It sports a rechargeable battery with an autonomy of up to 70 hours. There is also a version that comes with a sleek-looking charging dock (Check on Amazon) with RGB backlighting.

Overall, the Razer Viper Ultimate is an incredible wireless gaming mouse. If you prefer a design and grip that favors right-handers take a look at the Logitech G502 Lightspeed (Check on Amazon).

Read more: Razer Viper Ultimate review: wireless perfection

Logitech G Pro Wireless: a valid alternative

Logitech G Pro Wireless: a valid alternative

Despite the great competition, Logitech continues to be the leader in gaming peripherals and the G Pro Wireless model (Check on is a sample of why that is. It has a 1ms latency, a 16,000 DPI optical sensor, and can track up to 400 inches per second.

But even with all that technology under the hood, it weighs just 80 grams, and it can accommodate almost all hand sizes. Its ergonomic shape makes it extremely comfortable to use during long gaming sessions.

It is also fully customizable via the Logitech Software Suite so you can re-assign any and all of its eight buttons to whatever function or macro you desire. You can also adjust the sensitivity, polling rate, and RGB lighting, and save your preferences in the built-in memory so you can use it with other systems.

All in all an excellent gaming mouse!

Read more: Logitech G Pro Wireless review: the best mouse for eSports

Logitech MX Anywhere 3: best portable mouse

Logitech MX Anywhere 3: best portable mouse

The MX Anywhere 3 (Check on Amazon) is part of Logitech’s Master Series line of peripherals and is essentially the compact version of the MX Master 3 (Check on Amazon), offering excellent versatility and performance in a smaller package, making it thus perfect for work on the go.

Both of these mice share a lot of features, including multi-connectivity (can be used with up to three devices at the same time), super-fast scrolling, programmable buttons, and support for Logitech Flow (it lets you move the cursor between two computers on the same network and even copy and paste text and files between them).

It combines a silicone grip with a low profile design to fit comfortably in hand, and despite its dimensions, it boasts a substantial weight that makes it feel like a real mouse and not the usual travel mouse.

It boasts a 70-day autonomy and a one-minute quick charge (via USB-C cable) gives you three hours of usage (which means a 3-minute charge is enough for a whole working day).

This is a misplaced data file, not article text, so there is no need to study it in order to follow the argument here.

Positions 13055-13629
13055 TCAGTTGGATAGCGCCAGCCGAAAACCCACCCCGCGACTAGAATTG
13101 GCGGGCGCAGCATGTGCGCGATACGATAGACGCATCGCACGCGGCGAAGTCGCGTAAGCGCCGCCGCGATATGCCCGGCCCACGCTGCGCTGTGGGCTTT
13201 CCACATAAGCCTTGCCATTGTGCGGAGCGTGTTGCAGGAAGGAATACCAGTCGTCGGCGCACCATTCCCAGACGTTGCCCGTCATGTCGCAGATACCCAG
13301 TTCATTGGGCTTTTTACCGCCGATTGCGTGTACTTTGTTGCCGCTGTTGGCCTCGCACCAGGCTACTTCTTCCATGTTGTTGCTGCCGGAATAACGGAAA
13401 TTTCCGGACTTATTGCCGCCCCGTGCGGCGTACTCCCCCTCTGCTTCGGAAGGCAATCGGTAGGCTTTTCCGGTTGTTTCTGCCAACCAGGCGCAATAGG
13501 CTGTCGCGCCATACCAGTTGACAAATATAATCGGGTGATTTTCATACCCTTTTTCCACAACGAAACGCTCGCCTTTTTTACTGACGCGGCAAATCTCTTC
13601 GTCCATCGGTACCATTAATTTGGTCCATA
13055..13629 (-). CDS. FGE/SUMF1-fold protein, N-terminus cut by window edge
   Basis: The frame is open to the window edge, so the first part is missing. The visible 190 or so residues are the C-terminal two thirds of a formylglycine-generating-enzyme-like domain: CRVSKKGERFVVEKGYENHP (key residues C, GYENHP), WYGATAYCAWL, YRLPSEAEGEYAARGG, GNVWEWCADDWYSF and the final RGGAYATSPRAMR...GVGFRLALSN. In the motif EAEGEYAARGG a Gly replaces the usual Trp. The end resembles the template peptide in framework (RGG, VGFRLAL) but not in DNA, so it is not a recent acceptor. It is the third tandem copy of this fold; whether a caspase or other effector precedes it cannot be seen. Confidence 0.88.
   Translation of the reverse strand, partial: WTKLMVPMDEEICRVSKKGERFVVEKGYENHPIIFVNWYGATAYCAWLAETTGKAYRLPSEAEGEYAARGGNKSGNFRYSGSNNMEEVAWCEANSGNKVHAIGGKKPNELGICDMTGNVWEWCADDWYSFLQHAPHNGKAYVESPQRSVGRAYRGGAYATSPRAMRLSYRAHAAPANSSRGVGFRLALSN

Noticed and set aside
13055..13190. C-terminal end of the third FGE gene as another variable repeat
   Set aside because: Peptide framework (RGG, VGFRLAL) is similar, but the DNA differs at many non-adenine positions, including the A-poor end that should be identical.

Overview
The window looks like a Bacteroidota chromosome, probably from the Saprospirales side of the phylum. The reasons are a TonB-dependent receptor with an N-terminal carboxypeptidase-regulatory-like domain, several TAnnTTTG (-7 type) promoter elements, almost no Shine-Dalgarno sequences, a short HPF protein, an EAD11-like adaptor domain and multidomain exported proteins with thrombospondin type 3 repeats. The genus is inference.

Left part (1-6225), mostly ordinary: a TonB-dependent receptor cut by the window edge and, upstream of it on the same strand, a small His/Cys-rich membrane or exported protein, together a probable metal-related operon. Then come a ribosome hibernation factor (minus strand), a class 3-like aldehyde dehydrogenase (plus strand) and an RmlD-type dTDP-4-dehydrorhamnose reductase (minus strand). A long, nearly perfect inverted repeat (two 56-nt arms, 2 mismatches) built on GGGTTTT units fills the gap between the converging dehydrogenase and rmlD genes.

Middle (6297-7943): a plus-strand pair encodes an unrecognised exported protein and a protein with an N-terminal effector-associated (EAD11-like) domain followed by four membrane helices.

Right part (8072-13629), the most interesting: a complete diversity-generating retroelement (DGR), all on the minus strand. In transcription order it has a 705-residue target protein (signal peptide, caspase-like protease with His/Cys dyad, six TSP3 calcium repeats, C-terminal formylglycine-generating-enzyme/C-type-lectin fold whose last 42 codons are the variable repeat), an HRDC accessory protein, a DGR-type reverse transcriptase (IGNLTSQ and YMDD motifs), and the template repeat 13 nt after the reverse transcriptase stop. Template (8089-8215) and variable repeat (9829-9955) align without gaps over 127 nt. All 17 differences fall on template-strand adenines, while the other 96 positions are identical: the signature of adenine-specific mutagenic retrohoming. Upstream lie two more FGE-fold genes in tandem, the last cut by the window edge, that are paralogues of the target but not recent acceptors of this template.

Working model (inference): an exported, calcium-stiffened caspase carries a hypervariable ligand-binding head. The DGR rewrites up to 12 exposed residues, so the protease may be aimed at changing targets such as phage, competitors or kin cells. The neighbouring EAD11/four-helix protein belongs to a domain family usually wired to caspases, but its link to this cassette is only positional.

It has six buttons in total, four of which are customizable with almost every app that matters. It also features a high-precision sensor (range from 200 to 4,000 DPI) with Darkfield technology and can be used almost anywhere, including glass surfaces.

Yes, it lacks some of the most imaginative shortcut buttons that we find on the MX Master 3, but it’s also significantly cheaper.

The Logitech MX Anywhere 3 is available in two versions. The standard “universal” one (Check on Amazon) that works with Windows, macOS, iPadOS (version 13.4 or higher), ChromeOS and Linux via both Bluetooth and Logitech’s Unifying USB dongle, and the Mac version (Check on Amazon) that only supports Bluetooth connectivity and is optimized for Mac and iPad devices.

Logitech MX Anywhere 2S: a valid alternative

Logitech MX Anywhere 2S: a valid alternative

The MX Anywhere 2S by Logitech (Check on is the successor to the MX Anywhere 2 and the smaller sibling of the MX Master 2S. Thanks to the same Darkfield sensor this mouse can also be used on extremely smooth and reflective surfaces such as glass tables – hence the “Anywhere”.

Moreover the Logitech MX Anywhere 2S has a number of other special features. It sports a dual-action scroll wheel (step by step or free spinning), an integrated rechargeable battery with up to two months of autonomy, mouse gestures, and a software suite (Logitech Options) for both Windows and Mac OS computers, with which you can fine-tune all of the mouse’s settings.

A problem with battery-operated mice is that they go into sleep mode in order to save energy and often require a few seconds to become responsive again – which can be quite annoying in the long run. The MX Anywhere 2S awakens without any delay the moment you move it. The integrated battery can be charged via a micro USB cable and you can keep using it while charging.

The only drawback: the MX Anywhere 2S does not provide built-in storage space for the unifying receiver, as is the case with many other Logitech devices. If you want to take the tiny dongle with you when traveling, you should leave it plugged into the USB port of your laptop, so as not to lose it – but it’s best left at home and you can connect to your laptop via Bluetooth.